“Well, you could come and meet him and meet me at the same time,” replied Annabel. “We walk our dogs together sometimes.”
Roger’s life was looking up, he thought, as he arranged to join them on their walk the next day. He sat back again in his recliner chair, thinking about Max, the dog he’d had all those years ago.
Max and he had been inseparable. As a toddler, Max had given him rides on his back around his uncle’s orchard, where he spent many happy years later scrumping. The years flew away as he remembered climbing the rocky hill at the top of their road with Max. It was always summer in those days, or so it seemed. They would wade through the stream tumbling down the hill and climb up as far as the beacon and back. They would be gone for hours. Once or twice his mother got worried about him, but his dad knew that they would be alright together. “Max would look after him,” he’d say.
And Max did look after him. Roger remembered the day when the local thugs started taunting him. Roger wasn’t one for going around in gangs, and hadn’t really got many friends. His friend was Max. But that particular day he had been in town with Max when the group of thugs had started calling him a “yellow belly” because he wouldn’t go out with one of the girls in the gang that apparently fancied him. He had tried to ignore them, but the gang leader had grabbed his arm and started to threaten him. Max immediately jumped up at the lout, growling. He was not going to have his master threatened. The lout had backed off instinctively.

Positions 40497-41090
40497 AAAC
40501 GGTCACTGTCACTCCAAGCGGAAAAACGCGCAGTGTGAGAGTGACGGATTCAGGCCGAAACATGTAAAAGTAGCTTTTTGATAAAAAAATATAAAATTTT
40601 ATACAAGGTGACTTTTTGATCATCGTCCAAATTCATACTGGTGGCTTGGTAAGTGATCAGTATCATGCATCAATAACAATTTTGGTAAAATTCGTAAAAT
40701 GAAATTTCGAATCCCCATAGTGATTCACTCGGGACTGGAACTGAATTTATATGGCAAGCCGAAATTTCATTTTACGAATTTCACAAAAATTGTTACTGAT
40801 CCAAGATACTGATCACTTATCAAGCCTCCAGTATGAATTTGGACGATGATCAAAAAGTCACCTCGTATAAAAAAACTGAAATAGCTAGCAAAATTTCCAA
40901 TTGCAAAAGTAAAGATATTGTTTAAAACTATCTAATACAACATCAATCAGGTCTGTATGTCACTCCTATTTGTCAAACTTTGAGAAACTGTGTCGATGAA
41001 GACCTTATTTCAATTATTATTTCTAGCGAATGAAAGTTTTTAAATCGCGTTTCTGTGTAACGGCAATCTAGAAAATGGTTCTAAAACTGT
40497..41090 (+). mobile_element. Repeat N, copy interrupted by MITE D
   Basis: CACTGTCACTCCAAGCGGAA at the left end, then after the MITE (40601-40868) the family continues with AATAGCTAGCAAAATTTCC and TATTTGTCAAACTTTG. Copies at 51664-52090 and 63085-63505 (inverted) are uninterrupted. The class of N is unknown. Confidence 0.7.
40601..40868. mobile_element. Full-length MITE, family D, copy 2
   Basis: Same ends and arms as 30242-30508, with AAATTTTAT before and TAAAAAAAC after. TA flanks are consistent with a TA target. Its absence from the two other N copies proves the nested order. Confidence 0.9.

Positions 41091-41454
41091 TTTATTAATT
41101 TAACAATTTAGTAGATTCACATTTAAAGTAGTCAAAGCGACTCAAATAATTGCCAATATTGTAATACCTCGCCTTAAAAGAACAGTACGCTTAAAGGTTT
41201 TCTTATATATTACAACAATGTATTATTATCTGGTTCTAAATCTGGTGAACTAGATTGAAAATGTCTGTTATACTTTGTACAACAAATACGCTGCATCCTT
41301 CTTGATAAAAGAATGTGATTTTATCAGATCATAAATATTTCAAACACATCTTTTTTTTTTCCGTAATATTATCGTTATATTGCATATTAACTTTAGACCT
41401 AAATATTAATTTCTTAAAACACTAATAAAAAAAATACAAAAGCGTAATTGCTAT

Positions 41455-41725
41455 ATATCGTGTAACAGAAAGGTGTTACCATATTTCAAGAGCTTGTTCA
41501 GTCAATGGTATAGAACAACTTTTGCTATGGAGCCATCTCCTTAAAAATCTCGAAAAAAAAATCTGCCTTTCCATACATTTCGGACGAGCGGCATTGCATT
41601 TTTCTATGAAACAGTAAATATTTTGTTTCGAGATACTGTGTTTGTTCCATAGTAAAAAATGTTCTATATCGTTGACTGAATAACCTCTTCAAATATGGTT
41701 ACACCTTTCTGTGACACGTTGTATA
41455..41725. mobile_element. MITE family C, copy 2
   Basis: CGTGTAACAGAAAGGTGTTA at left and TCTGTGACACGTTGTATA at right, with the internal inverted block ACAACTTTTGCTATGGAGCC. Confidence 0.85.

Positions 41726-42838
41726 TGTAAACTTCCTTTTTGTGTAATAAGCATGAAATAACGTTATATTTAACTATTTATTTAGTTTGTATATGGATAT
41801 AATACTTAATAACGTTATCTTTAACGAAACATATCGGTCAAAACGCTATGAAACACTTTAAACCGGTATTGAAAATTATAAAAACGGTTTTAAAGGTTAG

As it happened, Roger did actually go out with the girl that fancied him. That was Angie.
Max had lived to be sixteen, and by then Roger had been going out with Angie for a year or so. After Max died, it wasn’t very long before Roger had married Angie, having got her pregnant, and after that Angie had never wanted a dog. She never really took to Max, but by the time she had come into Roger’s life he was an old dog, and didn’t want to walk far. Roger never realised that Angie wouldn’t want to share him with another dog after Max died, until he suggested getting a puppy one day. Angie said it was out of the question to have a dog when there would be a baby in the house. She never changed her mind.
Roger was really looking forward to the next day. Even if it did not work out between Annabel and him, he was looking forward to meeting the dog, Harvey.
As Roger was sitting on the park bench the next day, he spotted two women walking two dogs, a black Labrador and a German Shepherd. This must be them, he thought, as he arose and walked towards them. “Annabel?” he asked, stupidly. Of course it was Annabel. He had seen her photo on the dating site, hadn’t he? Why did he suddenly feel like a silly schoolboy again? “And this must be Harvey?”
“Of course,” laughed Annabel. “Hi, Roger, nice to meet you. I get the feeling that you and Harvey are going to be good friends. Maybe Harvey and my dog, Caesar, can continue to walk together after all.”
Roger could not believe his luck. Life was looking good again.
Amazing the things that prompt a story. Just two very short on-line conversations with two different men prompted this one!